The Name Change. It’s a huge decision, no doubt. Some companies put it off for years, even though they know that the name of their company is not just holding them back from achieving their big vision, but is actually detrimental to business. There are lots of factors that should go into making the decision, most importantly the brand equity and reputation the current name holds and the resources available to shift to a new name. To that point, there are lots of big companies that have made the leap albeit backed by big marketing budgets. And for various reasons.

Examples

Examples of Famous Name Changes

In 2000 Andersen Consulting split from its accounting group and was forced to change its name. The new name, Accenture, was widely considered to be one of the worst corporate rebrands ever…until the Enron scandal broke and the name Arthur Andersen went down in flames. Accenture then stood on its own, untainted by scandal.

Remember that jet that crashed in the Florida Everglades in 1996? That was ValueJet. The result was major legal and financial trouble for the brand. In response, they purchased an even smaller aviation company and rebranded under its name, AirTran. Problem solved!

Not all name changes involve scandal — some improved brand equity immeasurably. Who remembers Diet Deluxe? Sound like anything you’d be interested in? But Healthy Choice has taken off since the company changed not the product, just the name. Check in on your gut response to Datsun versus Nissan. A brand can be given a fresh start with a new name, opening the door to growth and market share.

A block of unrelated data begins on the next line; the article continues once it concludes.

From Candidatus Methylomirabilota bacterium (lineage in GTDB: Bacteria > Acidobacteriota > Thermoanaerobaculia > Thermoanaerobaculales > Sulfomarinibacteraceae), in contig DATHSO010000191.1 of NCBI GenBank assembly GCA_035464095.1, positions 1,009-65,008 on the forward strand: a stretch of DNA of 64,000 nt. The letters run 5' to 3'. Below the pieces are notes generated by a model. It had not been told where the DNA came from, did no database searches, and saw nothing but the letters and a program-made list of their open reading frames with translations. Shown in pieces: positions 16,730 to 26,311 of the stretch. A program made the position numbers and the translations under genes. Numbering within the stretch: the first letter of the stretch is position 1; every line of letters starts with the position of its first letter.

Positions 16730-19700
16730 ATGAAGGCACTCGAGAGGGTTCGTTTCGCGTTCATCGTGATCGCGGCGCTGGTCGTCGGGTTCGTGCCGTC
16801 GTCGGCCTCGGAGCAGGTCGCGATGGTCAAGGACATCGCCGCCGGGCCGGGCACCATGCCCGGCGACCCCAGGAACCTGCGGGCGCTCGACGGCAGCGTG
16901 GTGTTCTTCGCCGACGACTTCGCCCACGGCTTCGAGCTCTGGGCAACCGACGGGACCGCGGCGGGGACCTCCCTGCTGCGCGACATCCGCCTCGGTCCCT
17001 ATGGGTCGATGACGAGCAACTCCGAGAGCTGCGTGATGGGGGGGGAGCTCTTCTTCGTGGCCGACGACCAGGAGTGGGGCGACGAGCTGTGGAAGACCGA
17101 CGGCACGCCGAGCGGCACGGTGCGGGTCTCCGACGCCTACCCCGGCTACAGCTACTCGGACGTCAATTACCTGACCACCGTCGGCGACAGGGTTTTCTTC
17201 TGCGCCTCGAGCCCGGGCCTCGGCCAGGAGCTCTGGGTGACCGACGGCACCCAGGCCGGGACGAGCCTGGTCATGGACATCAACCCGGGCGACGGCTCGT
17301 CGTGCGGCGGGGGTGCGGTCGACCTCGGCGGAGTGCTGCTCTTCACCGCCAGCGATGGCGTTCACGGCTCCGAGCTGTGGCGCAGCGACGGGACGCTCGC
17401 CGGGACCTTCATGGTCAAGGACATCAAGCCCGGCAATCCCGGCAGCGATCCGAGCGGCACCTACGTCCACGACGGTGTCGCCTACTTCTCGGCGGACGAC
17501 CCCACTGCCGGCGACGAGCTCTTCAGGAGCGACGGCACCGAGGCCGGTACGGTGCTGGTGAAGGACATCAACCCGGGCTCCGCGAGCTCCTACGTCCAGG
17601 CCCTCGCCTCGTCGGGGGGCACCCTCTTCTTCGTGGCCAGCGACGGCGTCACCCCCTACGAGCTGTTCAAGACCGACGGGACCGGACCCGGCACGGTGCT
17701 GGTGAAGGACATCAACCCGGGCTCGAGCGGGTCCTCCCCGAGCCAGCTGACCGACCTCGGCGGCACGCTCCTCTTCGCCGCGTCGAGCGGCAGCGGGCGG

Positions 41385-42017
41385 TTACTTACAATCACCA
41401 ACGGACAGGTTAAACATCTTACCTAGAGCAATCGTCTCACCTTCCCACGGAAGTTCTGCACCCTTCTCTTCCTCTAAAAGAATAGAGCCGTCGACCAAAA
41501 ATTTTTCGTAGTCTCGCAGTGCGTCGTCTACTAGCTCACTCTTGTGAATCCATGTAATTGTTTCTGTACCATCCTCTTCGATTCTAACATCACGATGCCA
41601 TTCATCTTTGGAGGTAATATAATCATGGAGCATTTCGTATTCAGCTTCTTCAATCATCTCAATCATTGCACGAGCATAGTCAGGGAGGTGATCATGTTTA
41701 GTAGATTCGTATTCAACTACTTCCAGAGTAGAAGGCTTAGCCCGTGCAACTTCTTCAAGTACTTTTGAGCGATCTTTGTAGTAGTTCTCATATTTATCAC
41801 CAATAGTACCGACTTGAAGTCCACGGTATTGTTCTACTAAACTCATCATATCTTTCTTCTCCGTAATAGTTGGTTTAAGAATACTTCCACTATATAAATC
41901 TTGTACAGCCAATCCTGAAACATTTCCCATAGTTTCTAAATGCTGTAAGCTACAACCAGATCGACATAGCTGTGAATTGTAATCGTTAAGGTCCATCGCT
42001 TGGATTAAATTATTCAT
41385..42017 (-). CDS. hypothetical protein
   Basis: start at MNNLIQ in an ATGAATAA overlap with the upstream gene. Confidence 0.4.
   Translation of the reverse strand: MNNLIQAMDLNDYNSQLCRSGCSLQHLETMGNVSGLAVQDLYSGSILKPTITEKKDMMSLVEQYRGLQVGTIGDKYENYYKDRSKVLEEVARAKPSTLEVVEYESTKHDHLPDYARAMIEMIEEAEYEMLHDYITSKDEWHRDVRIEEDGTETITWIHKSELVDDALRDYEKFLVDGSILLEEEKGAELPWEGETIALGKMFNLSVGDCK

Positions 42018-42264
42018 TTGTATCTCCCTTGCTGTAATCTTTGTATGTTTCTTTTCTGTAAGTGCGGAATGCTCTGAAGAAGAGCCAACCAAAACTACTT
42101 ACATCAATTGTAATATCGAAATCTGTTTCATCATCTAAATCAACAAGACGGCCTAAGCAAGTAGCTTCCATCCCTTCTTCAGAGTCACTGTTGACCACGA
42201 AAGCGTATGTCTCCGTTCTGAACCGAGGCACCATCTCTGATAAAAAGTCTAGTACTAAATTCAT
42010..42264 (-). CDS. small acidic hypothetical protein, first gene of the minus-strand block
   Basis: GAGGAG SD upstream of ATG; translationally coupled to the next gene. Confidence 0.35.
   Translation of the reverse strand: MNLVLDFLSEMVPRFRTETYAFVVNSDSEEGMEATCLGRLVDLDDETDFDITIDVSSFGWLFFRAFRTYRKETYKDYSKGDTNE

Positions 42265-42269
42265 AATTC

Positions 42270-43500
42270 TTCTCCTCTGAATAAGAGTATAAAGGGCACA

Eight Good Reasons to Change your Company or Product Name

  1. Create clear separation from your competitors.
  2. Demonstrate to the world how you are unique.
  3. Align your brand positioning platform.
  4. Create a positive and lasting engagement with your audience.
  5. Become unforgettable.
  6. Propel the brand through the world on its own, becoming a no-cost, self-sustaining PR vehicle.
  7. Become more than the goods and services you provide.
  8. Dominate your category.

Timing

The name represents the leading edge of the brand positioning, so incorporating a rename into the full scope of rebranding is critical. Here’s how we fit it into the brand revolution process.

Timing in Process

Process

  1. Brand Positioning. We start with the positioning and platform determined from the Brand R&D process.
  2. Naming R&D. We do another set of research looking solely at names within your industry, current and historical.
  3. New Name Requirements. We determine what will be required of the new name based on your goals, the brand positioning, current industry trends, etc.
  4. The Long List. We brainstorm a long list of possible names, bucket in various ways, to be presented and reviewed with our recommendations for a specific direction.
  5. The Short List. We refine the long list to a list of five candidates that will be subject to a preliminary trademark search and domain name possibilities.
  6. Preliminary Trademark Research & URL Options. In this Internet age, would you believe one of the biggest challenges is securing a new name that not only can be trademarked within your industry, but also can be included in a URL that makes sense! That’s why you find many made-up names like Google. And Skype.
  7. Final Name. The final name has passed the prelim trademark search, and we’ve found a URL that will work with the new name. It’s looking like a green light.
  8. Attorney Trademark Review. The final name goes to an attorney for comprehensive trademarking process. We get to design a logo!
  9. Launch. We will come up with a plan to help you launch the new name to your existing and potential customers.

Our clients frequently find that what once seemed daunting at the beginning of the process is a no-brainer by the end. Here are two examples of our work.


KInship Conservation Fellows Logo Redesign

Forward Stride Logo Redesign